I have had the pleasure of reading many articles and watching conversations around the new tax forms and how “easy” tax preparation will be. It has been interesting to say the least. As I sit here in my office staring at a 700 page Tax Reform finder, I have to wonder why anyone would think that just because the forms changed that the actual preparation of the returns has become simpler.
In January of 2018, I went to the Don Farmer Seminar for eight hours of learning as much about the changes that were coming down the pike for the US Taxpayer. After the eight hours, we got through about 30 pages of the 700 page book. This tax reform was way too important to only learn about 30 of the 700 pages of changes and/or updates and when those changes/updates would go into effect. Some were beginning as soon as January 1, 2018, some were beginning as soon as January 1, 2019, and then some would expire after a certain number of years while others appeared permanent.
In September, I decided to take a trip to Florida to the IRS Tax Forum for four days of learning. Yeah, I know, tough job getting to travel to Florida: TO SIT IN A CLASSROOM! Now five days of seminars and 40 hours later, I am finding myself reading the opinions on the fact that tax season will be easier and we are going to lose the majority of our Form 1040 clients. I have a couple of positions I would like to take on that. First, yes, I think people are going to try to do their own returns to save money. Unfortunately, those who don’t even understand what a 1095-B is are going to “do it themselves.” Good luck with that. Second, I would like to say that with the tax reform, the changes are so dramatic that I think that our clients are going to ask more questions, want to understand the good, the bad and the ugly with regards to their return, and guess what… they will think that we will charge them the same as last year!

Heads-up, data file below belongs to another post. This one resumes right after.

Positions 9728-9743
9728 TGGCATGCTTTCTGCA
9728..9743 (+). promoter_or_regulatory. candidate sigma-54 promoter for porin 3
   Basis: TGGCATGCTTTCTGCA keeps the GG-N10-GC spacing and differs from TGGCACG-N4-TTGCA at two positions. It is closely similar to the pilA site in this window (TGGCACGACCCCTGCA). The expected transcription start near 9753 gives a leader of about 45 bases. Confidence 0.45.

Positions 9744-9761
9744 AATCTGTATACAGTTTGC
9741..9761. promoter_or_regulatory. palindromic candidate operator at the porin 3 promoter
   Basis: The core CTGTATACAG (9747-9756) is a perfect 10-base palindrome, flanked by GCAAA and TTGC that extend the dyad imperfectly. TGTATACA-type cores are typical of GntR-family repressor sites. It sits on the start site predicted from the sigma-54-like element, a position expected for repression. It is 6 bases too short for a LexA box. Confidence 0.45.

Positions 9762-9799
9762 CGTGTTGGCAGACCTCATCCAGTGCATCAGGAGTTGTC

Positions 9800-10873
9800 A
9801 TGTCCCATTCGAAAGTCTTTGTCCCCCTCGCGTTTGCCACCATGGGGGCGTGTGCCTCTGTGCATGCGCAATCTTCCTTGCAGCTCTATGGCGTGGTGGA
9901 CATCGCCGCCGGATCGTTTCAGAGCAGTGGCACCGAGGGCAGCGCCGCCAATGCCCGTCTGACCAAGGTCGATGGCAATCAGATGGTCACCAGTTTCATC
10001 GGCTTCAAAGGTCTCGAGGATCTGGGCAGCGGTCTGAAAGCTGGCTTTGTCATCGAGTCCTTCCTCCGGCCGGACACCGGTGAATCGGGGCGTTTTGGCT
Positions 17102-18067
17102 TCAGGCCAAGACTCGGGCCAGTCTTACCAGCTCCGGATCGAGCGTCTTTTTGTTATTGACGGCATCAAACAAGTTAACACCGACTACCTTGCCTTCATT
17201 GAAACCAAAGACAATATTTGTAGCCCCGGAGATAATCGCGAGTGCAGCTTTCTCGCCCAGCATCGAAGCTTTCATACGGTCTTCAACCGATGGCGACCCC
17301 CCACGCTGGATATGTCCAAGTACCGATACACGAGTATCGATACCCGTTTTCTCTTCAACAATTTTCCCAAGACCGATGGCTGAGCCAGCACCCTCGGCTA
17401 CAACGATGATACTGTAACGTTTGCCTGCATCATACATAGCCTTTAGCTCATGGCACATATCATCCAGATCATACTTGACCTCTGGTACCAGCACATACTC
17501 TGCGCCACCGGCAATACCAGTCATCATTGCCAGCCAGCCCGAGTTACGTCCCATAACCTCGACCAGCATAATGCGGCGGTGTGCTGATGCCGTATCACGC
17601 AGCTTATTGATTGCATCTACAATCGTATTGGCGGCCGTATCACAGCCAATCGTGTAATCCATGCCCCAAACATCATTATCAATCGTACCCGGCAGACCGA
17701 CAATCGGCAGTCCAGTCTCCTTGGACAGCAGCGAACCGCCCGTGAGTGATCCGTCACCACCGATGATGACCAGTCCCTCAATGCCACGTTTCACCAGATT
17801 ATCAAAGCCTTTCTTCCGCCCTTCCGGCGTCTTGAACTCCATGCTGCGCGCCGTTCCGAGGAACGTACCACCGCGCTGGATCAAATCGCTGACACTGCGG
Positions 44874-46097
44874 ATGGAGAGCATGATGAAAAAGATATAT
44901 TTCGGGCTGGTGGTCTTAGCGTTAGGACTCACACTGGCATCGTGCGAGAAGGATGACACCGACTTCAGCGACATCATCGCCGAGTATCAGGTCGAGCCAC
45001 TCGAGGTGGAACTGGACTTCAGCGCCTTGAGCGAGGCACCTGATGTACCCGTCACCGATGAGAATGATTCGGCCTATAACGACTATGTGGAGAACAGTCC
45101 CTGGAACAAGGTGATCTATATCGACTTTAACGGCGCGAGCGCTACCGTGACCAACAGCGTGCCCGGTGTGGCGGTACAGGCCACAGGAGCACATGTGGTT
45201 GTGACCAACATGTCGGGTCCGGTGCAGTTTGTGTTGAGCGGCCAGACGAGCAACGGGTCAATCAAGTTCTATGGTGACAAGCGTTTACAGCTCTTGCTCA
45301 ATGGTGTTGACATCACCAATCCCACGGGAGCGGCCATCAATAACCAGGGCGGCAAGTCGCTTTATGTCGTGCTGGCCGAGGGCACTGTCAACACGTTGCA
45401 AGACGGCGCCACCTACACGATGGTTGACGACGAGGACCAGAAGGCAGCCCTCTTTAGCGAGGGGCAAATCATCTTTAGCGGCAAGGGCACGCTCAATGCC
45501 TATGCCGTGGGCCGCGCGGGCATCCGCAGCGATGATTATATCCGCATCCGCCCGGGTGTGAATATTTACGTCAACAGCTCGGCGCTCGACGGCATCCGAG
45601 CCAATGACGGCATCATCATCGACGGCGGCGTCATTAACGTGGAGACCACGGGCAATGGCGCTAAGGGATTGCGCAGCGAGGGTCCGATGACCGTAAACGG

Tax Reform and Tax Form Changes are actually antonyms. Tax Reform is the laws around income tax and will be the factors which will dictate what the taxpayers will actually be liable for. Tax Form changes are simply changes to where you have to report the various pieces of your financial world in 2018. The tax law changes are not easy to follow and there are a lot of factors when it comes to each individual situation.
To sum it up, paying a professional to prepare your return isn’t a waste of money. Tax preparers are held to a standard just like doctors and lawyers. Taking a chance that signing on a line that states “Under penalties of perjury, I declare that I have examined a copy of my electronic individual income tax return and accompanying schedules and statements…”. What that means is that the taxpayer is signing off at the risk of perjuring themselves if they have not reported all income on their return. I have been dealing with many IRS civil and criminal audits where the taxpayers were “self-preparers” and let’s just say, $500-$1000 for a professionally prepared return is nothing compared to the $5,000 retainer for the civil audit representation or the $20,000 retainer for a criminal audit representation.
For those individuals who prepare a very simple return, yes, makes sense to file your own, that has always made sense. But just because the IRS makes form changes to make it “easier,” I’m going to call that a bunch of hogwash (or BS). Don’t worry practitioners, if anything this whole discussion will make us more money, or take a couple more years off our lives during this next season. Best wishes to all of you as we head through this journey together as of today, according to the IRS, January 29 will begin the filing season.
Author Bio: Dawn W. Brolin is a Certified Public Accountant, Certified Fraud Examiner, and CEO of Powerful Accounting, LLC, a nationally recognized accounting, tax, forensic and fraud, IRS Representation as well as a QuickBooks consulting firm. Dawn’s list of professional accomplishments is extensive and includes speaking and consulting for prestigious companies. Named “Top 25 Most Powerful Women in Accounting” 2012-2017 by CPA Practice Advisor, a “Top 10 Managing Partner Elite – Great Accounting Firm Leader” in 2017 by Accounting Today, and selected as a “Top 40 Under 40” by CPA Technology Magazine.
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